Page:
Patients who need a new liver are refusing to take live donor transplants from relatives because they believe it is too risky for their loved ones.
About one in 200 people die during the operation
Last year, Scotland became the first part of the UK to allow living adults to donate part of their liver, which is able to regenerate in the body.
However, researchers have found that no-one has yet taken up the option.
Many patients said they could not live with themselves if the operation resulted in the death of the donor.
Surgeons had anticipated that about five families would take up the option of a live transplant last year. That number had been expected to rise to 10 this year and 15 in the the forthcoming year.
The risk of death for the donor in live liver transplants is estimated to be between 0.5% and 1%, far higher than the risk of death in donating a kidney (0.03%).
In addition, the risk of complications arising from the operation is thought to be around 40-60%.
However the procedure, which involves removing a large chunk of the donor's liver, is relatively common in Japan, the US and some parts of Europe.
A group of researchers from Stirling University and the Royal Infirmary in Edinburgh questioned Scottish patients and potential donors who were suitable for a live liver transplant but had opted not to undergo it.
They found that the biggest problem was that patients did not want to put family members through a potentially dangerous operation.
In contrast, many potential donors did not appear to consider the risk involved, as they were too focused on helping their loved ones to survive.
Lesley McGregor, who will present the findings at a conference in Nottingham, said the results were an important step towards understanding the attitudes, concerns and risk perceptions of parents and their families to transplant operations.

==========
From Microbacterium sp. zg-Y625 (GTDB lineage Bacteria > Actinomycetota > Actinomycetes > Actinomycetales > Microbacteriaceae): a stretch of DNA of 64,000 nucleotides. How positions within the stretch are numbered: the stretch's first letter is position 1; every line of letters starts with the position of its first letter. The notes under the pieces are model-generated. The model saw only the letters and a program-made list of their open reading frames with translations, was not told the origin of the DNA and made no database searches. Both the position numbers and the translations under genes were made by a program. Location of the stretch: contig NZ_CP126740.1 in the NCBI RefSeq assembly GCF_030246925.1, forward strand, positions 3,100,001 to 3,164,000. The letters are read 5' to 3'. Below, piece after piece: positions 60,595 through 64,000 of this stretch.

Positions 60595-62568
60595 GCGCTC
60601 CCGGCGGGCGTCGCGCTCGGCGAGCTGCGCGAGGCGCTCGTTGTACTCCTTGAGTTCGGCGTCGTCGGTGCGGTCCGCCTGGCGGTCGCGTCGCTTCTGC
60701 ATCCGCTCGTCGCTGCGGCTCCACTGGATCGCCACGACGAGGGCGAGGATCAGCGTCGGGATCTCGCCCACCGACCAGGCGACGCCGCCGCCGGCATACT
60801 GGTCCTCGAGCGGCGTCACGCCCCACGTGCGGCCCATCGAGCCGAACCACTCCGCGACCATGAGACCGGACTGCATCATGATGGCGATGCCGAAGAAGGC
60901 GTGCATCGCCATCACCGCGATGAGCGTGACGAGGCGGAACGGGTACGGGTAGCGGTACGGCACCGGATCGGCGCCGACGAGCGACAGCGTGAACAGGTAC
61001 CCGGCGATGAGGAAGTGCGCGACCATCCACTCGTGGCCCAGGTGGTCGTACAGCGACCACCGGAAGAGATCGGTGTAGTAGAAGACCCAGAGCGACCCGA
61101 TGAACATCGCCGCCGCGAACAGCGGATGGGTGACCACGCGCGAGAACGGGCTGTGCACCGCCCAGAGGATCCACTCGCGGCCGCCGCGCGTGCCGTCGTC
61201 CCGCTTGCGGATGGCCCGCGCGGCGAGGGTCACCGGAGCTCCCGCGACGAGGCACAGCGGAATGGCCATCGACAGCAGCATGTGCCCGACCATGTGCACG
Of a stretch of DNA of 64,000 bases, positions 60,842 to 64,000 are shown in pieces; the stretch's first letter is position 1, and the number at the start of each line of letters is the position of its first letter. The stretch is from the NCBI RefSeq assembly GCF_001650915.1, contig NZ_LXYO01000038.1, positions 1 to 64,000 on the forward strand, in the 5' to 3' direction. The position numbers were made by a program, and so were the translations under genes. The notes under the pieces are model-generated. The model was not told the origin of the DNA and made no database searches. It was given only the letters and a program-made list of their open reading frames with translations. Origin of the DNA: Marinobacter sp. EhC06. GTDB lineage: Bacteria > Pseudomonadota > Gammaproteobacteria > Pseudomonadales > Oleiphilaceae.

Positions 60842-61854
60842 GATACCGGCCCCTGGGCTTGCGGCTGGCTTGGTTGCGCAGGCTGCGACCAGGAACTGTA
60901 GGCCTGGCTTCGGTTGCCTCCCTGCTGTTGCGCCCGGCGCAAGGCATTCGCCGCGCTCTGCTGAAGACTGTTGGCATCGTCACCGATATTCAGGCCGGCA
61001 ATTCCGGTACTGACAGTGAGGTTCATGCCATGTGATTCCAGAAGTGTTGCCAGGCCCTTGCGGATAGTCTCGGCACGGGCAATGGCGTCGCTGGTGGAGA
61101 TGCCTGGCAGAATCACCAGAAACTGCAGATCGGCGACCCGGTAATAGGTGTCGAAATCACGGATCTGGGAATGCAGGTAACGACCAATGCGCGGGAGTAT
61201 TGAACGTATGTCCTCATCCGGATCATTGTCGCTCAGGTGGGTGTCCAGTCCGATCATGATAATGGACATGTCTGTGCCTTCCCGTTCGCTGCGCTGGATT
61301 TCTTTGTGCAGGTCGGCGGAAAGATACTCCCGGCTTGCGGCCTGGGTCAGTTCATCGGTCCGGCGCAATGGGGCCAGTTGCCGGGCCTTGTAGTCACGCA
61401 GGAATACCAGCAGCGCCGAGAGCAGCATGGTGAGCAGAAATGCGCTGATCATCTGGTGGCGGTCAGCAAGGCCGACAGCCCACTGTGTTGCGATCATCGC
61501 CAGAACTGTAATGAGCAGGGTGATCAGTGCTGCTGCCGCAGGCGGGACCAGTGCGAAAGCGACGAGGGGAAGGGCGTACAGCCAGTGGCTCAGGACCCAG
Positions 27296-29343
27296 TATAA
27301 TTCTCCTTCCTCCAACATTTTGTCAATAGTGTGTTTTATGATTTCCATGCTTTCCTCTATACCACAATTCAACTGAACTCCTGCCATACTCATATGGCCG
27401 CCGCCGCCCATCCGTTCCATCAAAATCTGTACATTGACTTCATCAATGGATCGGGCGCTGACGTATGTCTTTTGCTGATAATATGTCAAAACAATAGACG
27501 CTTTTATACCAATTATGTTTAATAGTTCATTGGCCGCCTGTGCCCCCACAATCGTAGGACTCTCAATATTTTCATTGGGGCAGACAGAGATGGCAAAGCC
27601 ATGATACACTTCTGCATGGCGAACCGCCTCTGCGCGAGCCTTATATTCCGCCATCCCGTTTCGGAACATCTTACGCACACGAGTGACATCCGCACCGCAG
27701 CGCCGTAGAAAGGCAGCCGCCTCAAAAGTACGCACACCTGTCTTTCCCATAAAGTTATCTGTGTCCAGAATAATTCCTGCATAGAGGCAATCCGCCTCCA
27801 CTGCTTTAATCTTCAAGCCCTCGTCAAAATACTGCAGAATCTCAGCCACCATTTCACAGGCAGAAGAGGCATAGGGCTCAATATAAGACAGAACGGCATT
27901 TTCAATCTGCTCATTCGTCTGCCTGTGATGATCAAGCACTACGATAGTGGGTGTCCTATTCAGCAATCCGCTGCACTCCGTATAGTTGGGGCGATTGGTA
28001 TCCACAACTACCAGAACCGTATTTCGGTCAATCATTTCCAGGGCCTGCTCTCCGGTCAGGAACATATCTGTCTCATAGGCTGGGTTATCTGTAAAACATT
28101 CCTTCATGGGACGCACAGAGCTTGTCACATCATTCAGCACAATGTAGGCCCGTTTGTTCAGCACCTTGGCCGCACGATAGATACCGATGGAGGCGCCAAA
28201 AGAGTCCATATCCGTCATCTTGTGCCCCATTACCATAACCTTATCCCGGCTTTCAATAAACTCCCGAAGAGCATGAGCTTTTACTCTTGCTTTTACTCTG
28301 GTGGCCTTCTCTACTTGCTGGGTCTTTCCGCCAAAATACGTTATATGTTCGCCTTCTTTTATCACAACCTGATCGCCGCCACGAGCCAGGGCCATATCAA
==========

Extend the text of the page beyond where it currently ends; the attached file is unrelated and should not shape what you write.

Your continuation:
She added: "The patients didn't want their loved ones to donate because they knew they would have to give up approximately two thirds of their healthy liver, with roughly a one in 200 chance of death.
"But the potential donors just wanted to help their ill relative, irrespective of the risk, which has the potential to cause significant tension within the family unit."
John Forsyth, a transplant consultant at Edinburgh Royal Infirmary, said he had assessed more than 40 people for suitability for the procedure since it was introduced in April 2006.
He said: "It hasn't gone ahead for a number of different reasons. It can be because of blood group incompatibility or because the recipient is too sick.
"But one of the reasons in about a quarter of the cases is that the potential recipient says 'I don't want my donor exposed to the risk of this procedure'."
Livers had previously only been taken from donors who were classed as brain stem dead. About 15 people die every year while waiting for a liver to become available.